Enjoyed this class and plan to continue with the next two courses in the proper chronology. This course began in prehistory, goes approximately up to 1000 AD, and covered a multitude of building types including Sumerian ziggurats, Egyptian pyramids, Greek and Roman temples, Byzantine and other early Christian churches, mosques, and Buddhist temples in India, Sri Lanka, and China.
We learned about various building materials such as wood, mud brick, stone, and concrete; lots about concrete. Although residential building has historically been done with materials such as wood which will decompose over time, the instances where sufficient remains survived were of particular interest to me for the same reason that I like looking at paintings of the Dutch Renaissance- because we get a glimpse of how people lived their daily lives.
One very old example of an ancient village has been uncovered in Turkey, Catal Huyuk, which goes back 8-9,000 years:
The population of a village from centuries later, Herculaneum, were all killed by the same volcanic eruption that destroyed nearby Pompeii in 79 AD. Although Pompeii is the better known of these two Roman towns, more residential material survived in Herculaneum because the super-heated pyroclastic flows preserved wooden objects like roof tops, beams, beds, and doors for reasons I don't understand because we weren't studying archeology. The ash from these flows is as thick as 60 feet, so it is understandable that 75% of the town is still buried.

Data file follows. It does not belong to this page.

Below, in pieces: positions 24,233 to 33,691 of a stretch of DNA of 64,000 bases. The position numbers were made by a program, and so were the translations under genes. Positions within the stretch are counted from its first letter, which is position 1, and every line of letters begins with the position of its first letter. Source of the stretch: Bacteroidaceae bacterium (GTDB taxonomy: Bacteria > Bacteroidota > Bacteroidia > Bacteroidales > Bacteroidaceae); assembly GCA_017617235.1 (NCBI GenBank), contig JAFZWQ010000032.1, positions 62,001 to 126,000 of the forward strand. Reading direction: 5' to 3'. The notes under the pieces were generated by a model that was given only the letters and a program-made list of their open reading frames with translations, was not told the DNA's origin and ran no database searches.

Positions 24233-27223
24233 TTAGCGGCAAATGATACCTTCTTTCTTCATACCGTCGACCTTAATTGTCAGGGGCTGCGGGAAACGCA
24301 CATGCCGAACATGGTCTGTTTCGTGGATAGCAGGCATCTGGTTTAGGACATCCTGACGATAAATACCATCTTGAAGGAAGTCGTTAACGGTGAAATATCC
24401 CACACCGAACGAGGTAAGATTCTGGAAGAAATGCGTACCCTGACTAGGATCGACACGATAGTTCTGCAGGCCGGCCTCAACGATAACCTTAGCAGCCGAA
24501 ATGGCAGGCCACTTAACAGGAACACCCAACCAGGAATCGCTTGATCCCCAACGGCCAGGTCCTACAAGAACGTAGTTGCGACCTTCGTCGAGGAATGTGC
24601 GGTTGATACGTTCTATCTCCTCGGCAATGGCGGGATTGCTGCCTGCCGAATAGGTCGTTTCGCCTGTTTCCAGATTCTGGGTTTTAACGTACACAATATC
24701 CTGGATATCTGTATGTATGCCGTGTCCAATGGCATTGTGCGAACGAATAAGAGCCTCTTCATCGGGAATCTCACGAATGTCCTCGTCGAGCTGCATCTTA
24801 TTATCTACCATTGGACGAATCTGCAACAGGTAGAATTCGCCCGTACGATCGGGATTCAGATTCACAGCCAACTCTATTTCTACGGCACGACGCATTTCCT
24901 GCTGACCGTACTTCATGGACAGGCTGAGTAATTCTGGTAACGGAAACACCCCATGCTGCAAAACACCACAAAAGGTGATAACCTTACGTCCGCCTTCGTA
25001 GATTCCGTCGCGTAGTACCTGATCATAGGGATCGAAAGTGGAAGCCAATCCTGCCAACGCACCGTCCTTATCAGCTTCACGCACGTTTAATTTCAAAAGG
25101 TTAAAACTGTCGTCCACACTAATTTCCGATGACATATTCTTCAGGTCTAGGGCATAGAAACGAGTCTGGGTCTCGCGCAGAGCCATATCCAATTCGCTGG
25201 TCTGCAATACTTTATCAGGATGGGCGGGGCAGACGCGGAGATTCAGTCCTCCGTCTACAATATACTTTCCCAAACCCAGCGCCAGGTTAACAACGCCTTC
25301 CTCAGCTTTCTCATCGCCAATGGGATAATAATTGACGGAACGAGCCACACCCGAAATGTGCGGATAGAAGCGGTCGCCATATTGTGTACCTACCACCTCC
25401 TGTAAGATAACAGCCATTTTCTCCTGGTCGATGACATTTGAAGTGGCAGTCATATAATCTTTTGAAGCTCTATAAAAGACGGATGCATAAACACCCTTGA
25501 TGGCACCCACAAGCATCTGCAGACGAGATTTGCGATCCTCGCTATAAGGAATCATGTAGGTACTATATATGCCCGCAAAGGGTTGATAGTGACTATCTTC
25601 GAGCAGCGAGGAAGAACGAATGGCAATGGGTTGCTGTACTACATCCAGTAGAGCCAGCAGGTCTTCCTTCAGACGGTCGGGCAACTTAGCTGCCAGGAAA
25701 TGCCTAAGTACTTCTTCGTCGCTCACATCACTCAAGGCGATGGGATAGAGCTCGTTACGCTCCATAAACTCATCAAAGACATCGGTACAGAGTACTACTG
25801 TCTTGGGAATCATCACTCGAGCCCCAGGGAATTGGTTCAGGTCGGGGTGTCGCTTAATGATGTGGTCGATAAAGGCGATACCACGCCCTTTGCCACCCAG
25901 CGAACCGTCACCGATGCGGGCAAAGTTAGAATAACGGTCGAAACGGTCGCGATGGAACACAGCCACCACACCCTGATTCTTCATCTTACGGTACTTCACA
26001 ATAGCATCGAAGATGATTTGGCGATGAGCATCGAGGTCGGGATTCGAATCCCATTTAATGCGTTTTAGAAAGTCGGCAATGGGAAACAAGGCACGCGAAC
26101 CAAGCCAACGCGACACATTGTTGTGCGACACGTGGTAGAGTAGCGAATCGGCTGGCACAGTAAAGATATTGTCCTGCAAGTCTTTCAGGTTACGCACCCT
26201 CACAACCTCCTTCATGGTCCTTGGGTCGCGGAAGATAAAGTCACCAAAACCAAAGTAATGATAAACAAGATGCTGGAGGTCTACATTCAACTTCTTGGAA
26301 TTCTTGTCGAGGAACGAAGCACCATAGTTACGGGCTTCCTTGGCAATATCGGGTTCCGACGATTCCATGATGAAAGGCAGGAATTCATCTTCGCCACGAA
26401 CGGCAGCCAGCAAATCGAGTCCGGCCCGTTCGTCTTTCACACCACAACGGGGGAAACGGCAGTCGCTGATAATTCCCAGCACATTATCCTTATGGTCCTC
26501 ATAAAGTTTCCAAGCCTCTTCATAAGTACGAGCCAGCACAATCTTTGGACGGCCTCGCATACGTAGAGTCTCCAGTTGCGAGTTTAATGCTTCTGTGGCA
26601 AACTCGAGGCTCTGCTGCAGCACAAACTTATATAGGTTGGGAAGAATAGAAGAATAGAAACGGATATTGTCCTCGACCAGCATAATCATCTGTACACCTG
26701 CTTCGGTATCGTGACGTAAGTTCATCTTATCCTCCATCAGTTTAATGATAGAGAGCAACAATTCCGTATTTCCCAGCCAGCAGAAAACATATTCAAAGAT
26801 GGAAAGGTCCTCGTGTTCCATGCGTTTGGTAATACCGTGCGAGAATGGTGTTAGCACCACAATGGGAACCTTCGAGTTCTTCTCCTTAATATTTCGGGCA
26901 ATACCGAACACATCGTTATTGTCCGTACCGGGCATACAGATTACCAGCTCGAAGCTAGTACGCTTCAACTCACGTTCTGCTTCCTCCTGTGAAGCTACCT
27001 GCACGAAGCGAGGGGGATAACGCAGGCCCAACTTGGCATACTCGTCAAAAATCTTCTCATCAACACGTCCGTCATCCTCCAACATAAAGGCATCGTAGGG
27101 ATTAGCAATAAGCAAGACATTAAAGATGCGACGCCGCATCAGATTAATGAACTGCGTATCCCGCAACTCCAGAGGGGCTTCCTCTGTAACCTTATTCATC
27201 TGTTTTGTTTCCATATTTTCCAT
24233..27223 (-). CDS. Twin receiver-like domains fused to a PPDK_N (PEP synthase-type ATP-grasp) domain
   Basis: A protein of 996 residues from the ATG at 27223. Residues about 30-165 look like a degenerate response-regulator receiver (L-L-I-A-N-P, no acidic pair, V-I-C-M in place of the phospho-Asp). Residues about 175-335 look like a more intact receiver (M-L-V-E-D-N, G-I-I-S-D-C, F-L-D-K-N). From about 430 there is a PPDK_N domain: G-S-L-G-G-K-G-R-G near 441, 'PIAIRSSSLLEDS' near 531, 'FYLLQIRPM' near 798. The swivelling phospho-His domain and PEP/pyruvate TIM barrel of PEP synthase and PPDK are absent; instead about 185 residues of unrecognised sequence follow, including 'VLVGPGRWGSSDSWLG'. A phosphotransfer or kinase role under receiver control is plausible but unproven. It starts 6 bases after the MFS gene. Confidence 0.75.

Atrium houses were among some of the remaining types of residences of Herculaneum. The structures also contained the family business that was advertised on the wall facing the street.
Taking courses in architecture effects how I look at buildings and other structures, especially as I walk or drive through cities. It increases my understanding and appreciation.